When we’re dealing with big amounts of data, each point in the data set gives us varying information about the final outcome. That means there is always some impurity in our data. This impurity can be quantified by calculating the entropy of the given data. On the other hand, each data point gives differing information on the final outcome. Information gain indicates how much information a given variable/feature gives us about the final outcome. Before we explain more in-depth about entropy and information gain, we need to become familiar with a powerful tool in the decision making universe: decision trees.

What is a decision tree?

A decision tree is just a flow chart like structure that helps us make decisions. Below is a simple example of a decision tree.

decision tree.png

As we can see, a decision tree allows us to follow a certain path to arrive at a conclusion. While programming, the yes and no could be simple if-else conditions. We split our data into subsets based on some variable (eg: gender, age) which we can use to develop a decision tree so our program knows what to do with our data. We’ll talk more in detail down the line.

Entropy

The real-world definition of the term entropy might be familiar to one. Let’s take a look at it.

A thermodynamic quantity representing the unavailability of a system's thermal energy for conversion into mechanical work, often interpreted as the degree of disorder or randomness in the system

If one doesn’t understand it or even if one does, it’s totally fine. In simple terms, entropy is the degree of disorder or randomness in the system. In data science, entropy pretty much refers to the same. The degree of randomness in a data set will indicate how impure or uncertain the data in the set is. The entropy of the whole set of data can be calculated by using the following equation.

entropy_eqn.png

S - Set of all instances

N - Number of distinct class values

Pi - Event probablity

For those not coming from a physics/probability background, the above equation could be confusing. But do not worry. We will discuss it in-depth as we go down.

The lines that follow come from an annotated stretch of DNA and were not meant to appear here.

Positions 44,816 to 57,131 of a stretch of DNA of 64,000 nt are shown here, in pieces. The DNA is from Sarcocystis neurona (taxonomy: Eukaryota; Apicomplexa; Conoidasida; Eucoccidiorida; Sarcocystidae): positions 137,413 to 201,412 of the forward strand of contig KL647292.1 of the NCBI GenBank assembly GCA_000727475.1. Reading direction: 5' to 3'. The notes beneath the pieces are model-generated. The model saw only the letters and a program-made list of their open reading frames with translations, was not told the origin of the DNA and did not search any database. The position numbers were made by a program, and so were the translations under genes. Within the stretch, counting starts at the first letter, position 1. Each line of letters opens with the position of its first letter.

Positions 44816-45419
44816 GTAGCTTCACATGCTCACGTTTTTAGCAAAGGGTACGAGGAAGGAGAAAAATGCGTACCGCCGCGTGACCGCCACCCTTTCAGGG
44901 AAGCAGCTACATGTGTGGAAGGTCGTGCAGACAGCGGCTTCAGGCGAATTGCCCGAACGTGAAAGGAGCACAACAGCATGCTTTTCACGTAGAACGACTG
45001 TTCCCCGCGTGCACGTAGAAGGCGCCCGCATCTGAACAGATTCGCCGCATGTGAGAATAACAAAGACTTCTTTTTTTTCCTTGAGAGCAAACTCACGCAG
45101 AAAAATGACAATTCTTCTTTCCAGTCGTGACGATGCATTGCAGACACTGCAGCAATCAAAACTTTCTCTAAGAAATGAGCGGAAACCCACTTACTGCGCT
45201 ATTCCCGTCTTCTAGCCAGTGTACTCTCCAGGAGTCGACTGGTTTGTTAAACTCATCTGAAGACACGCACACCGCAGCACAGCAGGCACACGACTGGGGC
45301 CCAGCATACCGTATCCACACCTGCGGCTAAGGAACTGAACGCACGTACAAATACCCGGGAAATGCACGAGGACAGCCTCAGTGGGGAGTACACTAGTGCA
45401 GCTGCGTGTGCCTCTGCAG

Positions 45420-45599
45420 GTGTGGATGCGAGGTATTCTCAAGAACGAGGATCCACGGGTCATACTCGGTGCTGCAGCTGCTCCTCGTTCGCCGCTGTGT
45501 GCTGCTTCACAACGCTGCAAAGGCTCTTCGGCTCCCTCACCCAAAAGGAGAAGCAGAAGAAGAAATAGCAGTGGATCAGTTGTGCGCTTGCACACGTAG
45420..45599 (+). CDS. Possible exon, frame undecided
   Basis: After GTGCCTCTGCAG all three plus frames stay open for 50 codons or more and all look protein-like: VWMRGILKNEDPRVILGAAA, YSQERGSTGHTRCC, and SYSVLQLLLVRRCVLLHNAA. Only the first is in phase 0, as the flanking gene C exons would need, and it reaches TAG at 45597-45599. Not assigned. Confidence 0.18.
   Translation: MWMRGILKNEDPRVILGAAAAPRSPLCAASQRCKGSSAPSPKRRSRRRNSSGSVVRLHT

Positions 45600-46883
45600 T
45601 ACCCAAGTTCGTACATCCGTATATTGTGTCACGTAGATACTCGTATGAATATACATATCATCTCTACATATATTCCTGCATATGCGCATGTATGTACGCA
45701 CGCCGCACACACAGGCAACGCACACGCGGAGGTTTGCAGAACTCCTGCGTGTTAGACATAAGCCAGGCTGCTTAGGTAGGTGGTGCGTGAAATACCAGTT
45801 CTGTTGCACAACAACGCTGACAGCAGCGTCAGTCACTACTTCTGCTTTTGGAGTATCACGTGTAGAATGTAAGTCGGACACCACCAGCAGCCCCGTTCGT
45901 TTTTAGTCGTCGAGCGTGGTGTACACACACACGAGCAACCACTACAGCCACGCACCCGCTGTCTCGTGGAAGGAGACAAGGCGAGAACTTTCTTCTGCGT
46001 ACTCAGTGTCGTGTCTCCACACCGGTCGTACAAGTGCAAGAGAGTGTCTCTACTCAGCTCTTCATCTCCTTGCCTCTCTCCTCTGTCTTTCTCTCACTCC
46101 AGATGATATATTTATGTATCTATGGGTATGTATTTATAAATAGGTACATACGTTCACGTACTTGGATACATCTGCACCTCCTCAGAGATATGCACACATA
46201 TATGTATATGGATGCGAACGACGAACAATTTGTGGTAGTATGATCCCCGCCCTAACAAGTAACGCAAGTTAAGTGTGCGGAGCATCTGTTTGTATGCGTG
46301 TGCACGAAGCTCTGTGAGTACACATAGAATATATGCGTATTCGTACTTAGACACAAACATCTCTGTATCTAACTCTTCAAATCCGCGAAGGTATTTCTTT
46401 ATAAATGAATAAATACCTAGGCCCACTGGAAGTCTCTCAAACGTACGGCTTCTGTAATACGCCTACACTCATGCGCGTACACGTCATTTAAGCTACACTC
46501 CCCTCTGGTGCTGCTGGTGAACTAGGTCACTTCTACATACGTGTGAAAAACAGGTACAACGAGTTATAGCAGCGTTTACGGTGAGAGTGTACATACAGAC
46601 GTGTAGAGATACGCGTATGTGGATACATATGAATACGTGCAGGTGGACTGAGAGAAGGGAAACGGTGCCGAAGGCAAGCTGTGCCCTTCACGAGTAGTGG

Information gain (IG)

As already mentioned, information gain indicates how much information a particular variable or feature gives us about the final outcome. It can be found out by subtracting the entropy of a particular attribute inside the data set from the entropy of the whole data set.

Gain_eqn.png

H(S) - entropy of whole data set S

|Sj| - number of instances with j value of an attribute A

|S| - total number of instances in the dataset

v - set of distinct values of an attribute A

H(Sj) - entropy of subset of instances for attribute A

H(A, S) - entropy of an attribute A

There will be some difficulty in understanding the terms and logic behind the equation. The idea is simple. We reduce the entropy of the subset having attribute A from the entropy of the whole set S. The difference will give us the amount of information we have gained. Again, one shall understand as we go down.

A use case for entropy and information gain

Trying to understand entropy and information gain in plain theory is a bit difficult. It is best understood via an example. Let’s look at the following problem statement.

There is an international series going on between India and England. The match will happen if the weather conditions are okay. Otherwise, the match will be suspended. Now forecast whether the match will happen or not depending on the weather condition.

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Here the predictor variables are outlook, humidity, and wind while the target variable is play. Hence, if the combination of outlook, humidity, and the wind is right, we can play. Otherwise, the match will not happen. In order to make this possible, we have to make a decision tree.

For a decision tree to be made, we first need a root variable. Because a decision tree, as already exemplified above starts with a root node. Here three variables - outlook, humidity, and wind determines the final outcome. While all three variables play an important role in the final outcome, one of them will play the most important role. Now let’s quote something we already talked about above.

...information gain indicates how much information a particular variable or feature gives us about the final outcome.